The headline events of the past two weeks focusing on the coronavirus emergency and the emergence of Joe Biden as the presumptive Democratic nominee suggest our need to rethink the qualities we look for in our political leaders and how Americans choose them.
The COVID-19 emergency makes clear the importance of having strong and effective national institutions that have effective authority to deal with national emergencies (both immediate ones as in the case of the coronavirus crisis and emerging ones as in the cases of climate change and growing economic inequality). The leaders having institutional authority must be widely trusted, recognized for putting national needs ahead of individual, partisan, and ideological goals, and for being truth-tellers who avoid falsehoods and misleading statements. Trust in governmental institutions and their leaders is needed to secure citizen willingness to pay taxes for programs that government enact and to comply with the restrictions that authorities impose to reduce pressing collective problems.
The other major recent news event is that Democrats seem to have rallied behind Joe Biden to be their presidential nominee. The political psychology behind Biden’s momentum is much like that required to deal with our public health crisis. Compared to his rivals, Biden has been widely viewed as a person whom Americans can trust. Indeed, his endorsement by most of his former Democratic rivals rests on their believing that he, more than Bernie Sanders and Donald Trump, has the experience and temperament to be trustworthy. In short, “the Biden miracle” seems grounded in the widespread realization that we need to reorient our politics in a way that results in political leaders who are widely accepted and trusted rather than those whose appeal is limited to a small ideological base.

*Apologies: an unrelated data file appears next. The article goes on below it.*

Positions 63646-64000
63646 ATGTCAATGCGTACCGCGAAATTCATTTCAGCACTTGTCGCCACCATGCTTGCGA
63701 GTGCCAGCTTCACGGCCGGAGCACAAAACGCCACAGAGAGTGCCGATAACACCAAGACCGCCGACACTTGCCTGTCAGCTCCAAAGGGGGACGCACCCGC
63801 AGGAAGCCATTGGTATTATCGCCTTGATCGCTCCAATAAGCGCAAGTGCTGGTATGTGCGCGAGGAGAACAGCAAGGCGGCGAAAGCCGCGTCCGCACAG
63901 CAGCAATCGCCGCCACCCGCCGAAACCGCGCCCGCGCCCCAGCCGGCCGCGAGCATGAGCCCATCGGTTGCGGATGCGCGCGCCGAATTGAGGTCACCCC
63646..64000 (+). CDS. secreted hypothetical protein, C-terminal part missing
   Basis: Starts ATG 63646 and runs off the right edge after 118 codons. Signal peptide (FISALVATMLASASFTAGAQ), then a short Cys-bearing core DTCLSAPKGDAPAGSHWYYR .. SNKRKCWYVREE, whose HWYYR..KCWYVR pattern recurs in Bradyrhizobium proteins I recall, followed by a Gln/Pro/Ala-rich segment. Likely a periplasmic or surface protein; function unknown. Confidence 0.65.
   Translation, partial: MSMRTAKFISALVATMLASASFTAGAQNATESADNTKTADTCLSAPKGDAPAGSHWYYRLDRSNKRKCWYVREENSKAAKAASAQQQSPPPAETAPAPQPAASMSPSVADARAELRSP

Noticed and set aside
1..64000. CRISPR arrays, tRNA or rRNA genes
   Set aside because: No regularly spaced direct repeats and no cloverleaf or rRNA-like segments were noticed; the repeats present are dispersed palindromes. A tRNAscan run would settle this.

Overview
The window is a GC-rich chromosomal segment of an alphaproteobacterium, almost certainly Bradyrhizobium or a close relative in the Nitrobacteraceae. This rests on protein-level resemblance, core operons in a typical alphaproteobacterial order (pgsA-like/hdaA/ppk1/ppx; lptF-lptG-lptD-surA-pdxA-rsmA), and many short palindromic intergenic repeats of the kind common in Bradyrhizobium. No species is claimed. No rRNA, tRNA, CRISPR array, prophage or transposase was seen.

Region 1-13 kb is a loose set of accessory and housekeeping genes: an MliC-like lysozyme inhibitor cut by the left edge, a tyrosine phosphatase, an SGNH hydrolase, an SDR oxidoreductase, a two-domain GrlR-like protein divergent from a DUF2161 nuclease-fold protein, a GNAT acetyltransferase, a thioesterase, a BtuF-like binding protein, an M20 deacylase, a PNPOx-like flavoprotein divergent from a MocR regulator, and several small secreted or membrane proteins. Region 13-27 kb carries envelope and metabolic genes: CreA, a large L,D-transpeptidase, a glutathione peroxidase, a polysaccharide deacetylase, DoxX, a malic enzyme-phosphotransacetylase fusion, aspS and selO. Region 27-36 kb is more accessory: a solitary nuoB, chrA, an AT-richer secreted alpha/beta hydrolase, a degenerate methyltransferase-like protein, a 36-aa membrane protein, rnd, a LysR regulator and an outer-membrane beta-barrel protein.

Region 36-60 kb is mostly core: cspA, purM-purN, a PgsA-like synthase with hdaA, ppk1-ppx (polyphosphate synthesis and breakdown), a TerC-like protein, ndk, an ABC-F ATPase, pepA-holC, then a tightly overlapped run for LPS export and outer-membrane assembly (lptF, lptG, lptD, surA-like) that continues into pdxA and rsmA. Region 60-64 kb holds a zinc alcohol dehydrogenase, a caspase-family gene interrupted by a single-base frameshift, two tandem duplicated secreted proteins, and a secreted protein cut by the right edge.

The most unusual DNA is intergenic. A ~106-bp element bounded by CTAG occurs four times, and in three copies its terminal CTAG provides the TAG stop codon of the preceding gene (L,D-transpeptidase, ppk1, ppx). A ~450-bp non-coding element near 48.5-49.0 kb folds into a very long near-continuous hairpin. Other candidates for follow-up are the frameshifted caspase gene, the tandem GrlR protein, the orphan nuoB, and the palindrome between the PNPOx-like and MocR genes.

The coronavirus emergency and the Biden emergence strongly suggest that many Americans may be ready to abandon the sort of populist democracy that has become prominent during the past half century. The core but often unexpressed idea of populist democracy is that politics should be concerned with responding to what most people want. While that formulation of democracy sounds attractive, it contains two highly problematic elements.
First, what people want is often at odds with what they need. We want our freedom. We want to enjoy March Madness, travel widely, and engage in a host of other experiences that satisfy our personal desires. The coronavirus emergency reminds us that sometimes Americans must put what we as a community need ahead of what we as individuals want.
Second, populist democracy must deal with the question of what is the criterion to be used in deciding what most people in a community want or need. Does “most” mean having some sort of community-wide consensus (say, a supra-majority of 75 percent wanting the same outcome)? Or does it mean satisfying a “majority” (50 percent plus one)? Or does it mean satisfying a mere “plurality” (i.e., adopting the most preferred outcome when people have a wide variety of first choices)?
In a free society, people almost always want different outcomes. Before Super Tuesday, Democrats had many options among candidates, and polls and early primary results indicated that neither Joe Biden nor Bernie Sanders was the first-choice of most.